Matthew 2: 16 - 18 tells the story of Herod's slaughter of innocent children. Herod, in his anger against the wise men and because of his fear of Christ's birth, sends his troops to kill all the infant boys living in Bethlehem. It is an echo of Pharaoh's slaughter of Israelite boys in the Book of Exodus. It is a foreshadowing of over 120 children killed in Islamabad, Pakistan. It is a tragic, violent story that feels antithetical to the "Christmas spirit."
Of course, this is why we don't tell this story very often; this is why the day for Feast of the Innocent's is rarely celebrated. Stories of the killing of children are not stories we embrace or seek to tel, especially not at Christmas. Instead, we focus, rightly so, on birth, especially the birth of Christ. We joyfully celebrate God's coming among us and the many, many implications that has on our lives. Matthew, though, does not want us to forget. Remember, Matthew seems to say, remember that there are dark places in our world. Remember that the brokenness of humanity, our desires for power and control, are real. Remember that Jesus' life is a response to the violent corruption of creation. And we should not forget. We must recognize and weave together these two sides of the story: the joyful birth and life of Christ, and the reality of corrupt power, violence, and death.
McLaren finds a way to weave these two sides of the story together. He writes,
"[we must] grapple with what we believe about God. Does God promote or demand violence? Does God favor the sacrifice of children for the well-being of adults? Is God best reflected in the image of powerful old men who send the young and vulnerable to die on their behalf? Or is God best seen in the image of a helpless baby, identifying with the victims, sharing their vulnerability, full of fragile but limitless promise?"Our theology, what we believe about God, directly impacts our behavior and what we teach others about God. Is it the will of God that Jesus die on the cross? Or is it the will of God that Jesus' violent death is redeemed by the empty tomb? Is it the will of God that Herod murder those innocent children? Or does God weep with those who love them, and for our corrupt desires for power and violence? Is it the will of God that we compete with one another, no matter the cost, for physical and emotional power? Or does God yearn for us to practice compassion, mercy, and vulnerability? Our answers to these questions shape the way we live, our relationships, and, inevitably, our world.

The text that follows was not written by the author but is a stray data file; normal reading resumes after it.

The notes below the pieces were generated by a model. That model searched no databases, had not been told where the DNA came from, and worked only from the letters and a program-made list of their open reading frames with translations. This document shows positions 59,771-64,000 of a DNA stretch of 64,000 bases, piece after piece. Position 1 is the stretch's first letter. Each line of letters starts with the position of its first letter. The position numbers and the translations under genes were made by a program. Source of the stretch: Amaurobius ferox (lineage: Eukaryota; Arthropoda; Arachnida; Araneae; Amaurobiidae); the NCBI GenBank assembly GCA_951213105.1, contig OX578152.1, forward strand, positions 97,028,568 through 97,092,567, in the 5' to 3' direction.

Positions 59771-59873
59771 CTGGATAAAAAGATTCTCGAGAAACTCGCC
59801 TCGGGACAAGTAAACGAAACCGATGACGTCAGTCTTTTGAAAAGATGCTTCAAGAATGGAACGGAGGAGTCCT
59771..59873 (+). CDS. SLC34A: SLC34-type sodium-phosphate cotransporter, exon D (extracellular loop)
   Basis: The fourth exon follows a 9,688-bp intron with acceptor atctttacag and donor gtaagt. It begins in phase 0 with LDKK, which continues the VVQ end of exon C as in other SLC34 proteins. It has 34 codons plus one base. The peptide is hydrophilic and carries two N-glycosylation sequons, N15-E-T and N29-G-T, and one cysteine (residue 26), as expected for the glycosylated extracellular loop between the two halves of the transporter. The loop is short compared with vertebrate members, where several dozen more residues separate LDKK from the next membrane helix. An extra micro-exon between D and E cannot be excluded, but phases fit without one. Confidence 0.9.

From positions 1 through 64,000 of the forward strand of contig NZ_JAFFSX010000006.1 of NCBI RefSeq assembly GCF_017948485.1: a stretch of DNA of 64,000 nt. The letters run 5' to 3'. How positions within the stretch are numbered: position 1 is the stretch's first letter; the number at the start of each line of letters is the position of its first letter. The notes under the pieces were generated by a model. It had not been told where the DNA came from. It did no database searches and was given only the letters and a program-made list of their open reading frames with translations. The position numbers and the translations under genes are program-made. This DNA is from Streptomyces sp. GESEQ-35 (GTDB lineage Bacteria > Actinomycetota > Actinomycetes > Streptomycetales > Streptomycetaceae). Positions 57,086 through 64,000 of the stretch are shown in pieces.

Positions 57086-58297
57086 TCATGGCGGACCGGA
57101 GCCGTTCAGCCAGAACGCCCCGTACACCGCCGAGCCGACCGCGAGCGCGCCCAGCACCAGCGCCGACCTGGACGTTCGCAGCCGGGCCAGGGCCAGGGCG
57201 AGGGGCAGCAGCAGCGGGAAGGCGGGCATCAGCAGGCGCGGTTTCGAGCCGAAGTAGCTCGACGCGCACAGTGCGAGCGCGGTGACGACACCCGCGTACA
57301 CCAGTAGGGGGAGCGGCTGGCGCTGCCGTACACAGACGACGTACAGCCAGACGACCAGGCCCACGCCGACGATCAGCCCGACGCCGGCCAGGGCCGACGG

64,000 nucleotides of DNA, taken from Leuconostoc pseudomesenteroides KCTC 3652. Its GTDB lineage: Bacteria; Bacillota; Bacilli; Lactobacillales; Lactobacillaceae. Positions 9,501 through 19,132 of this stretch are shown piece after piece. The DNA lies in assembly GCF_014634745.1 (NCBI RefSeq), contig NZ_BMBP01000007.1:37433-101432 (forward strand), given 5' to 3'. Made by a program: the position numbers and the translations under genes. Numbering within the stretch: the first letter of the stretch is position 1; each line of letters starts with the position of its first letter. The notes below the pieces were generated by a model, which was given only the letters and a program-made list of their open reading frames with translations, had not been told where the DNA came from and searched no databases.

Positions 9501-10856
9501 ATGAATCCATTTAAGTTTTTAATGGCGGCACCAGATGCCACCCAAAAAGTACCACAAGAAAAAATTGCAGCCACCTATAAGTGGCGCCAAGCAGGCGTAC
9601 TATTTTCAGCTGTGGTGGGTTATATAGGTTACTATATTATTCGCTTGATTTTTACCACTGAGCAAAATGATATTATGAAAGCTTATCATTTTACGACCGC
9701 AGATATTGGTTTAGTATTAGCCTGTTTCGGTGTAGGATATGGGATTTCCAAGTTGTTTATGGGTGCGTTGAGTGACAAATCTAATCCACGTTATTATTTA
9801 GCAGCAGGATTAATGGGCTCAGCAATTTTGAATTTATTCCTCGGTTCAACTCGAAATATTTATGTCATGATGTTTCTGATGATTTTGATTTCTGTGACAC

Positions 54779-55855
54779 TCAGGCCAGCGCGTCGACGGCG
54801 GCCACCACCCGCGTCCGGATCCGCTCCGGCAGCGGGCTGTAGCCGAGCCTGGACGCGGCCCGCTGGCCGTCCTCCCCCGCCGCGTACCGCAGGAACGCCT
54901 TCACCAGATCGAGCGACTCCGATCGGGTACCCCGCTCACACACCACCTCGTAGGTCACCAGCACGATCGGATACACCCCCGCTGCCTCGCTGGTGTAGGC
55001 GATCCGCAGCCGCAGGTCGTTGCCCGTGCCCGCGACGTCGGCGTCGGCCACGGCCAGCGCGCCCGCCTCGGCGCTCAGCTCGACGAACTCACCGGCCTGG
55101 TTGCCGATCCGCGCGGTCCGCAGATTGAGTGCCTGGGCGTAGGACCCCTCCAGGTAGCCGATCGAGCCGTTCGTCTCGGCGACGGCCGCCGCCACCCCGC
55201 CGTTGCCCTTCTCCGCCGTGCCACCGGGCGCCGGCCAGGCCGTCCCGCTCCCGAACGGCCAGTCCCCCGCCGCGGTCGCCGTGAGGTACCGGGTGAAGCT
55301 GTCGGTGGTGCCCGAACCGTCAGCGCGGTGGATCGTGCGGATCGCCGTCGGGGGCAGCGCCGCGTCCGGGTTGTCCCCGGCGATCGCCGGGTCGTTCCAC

Unicef recently declared 2014 as one of the worst years for children stating that up to 15 million children live in areas entangled in violent conflict. In our own county, as many as 25% of our children are hungry. Do we believe this is God's will for creation? Can we imagine that God calls us to respond, to be bearers of Christ's life in the world? Can we boldly offer a different response to Christ's birth, and life among us, than Herod's act of violent, corrupt power? Will we continue to sacrifice children on behalf of our self-interests, our desire for power and control? Or will we sacrifice our desires for the sake of our children? These are hard questions in the midst of Christmas. And yet, our answers will lead us either to Christ's manger or Herod's castle.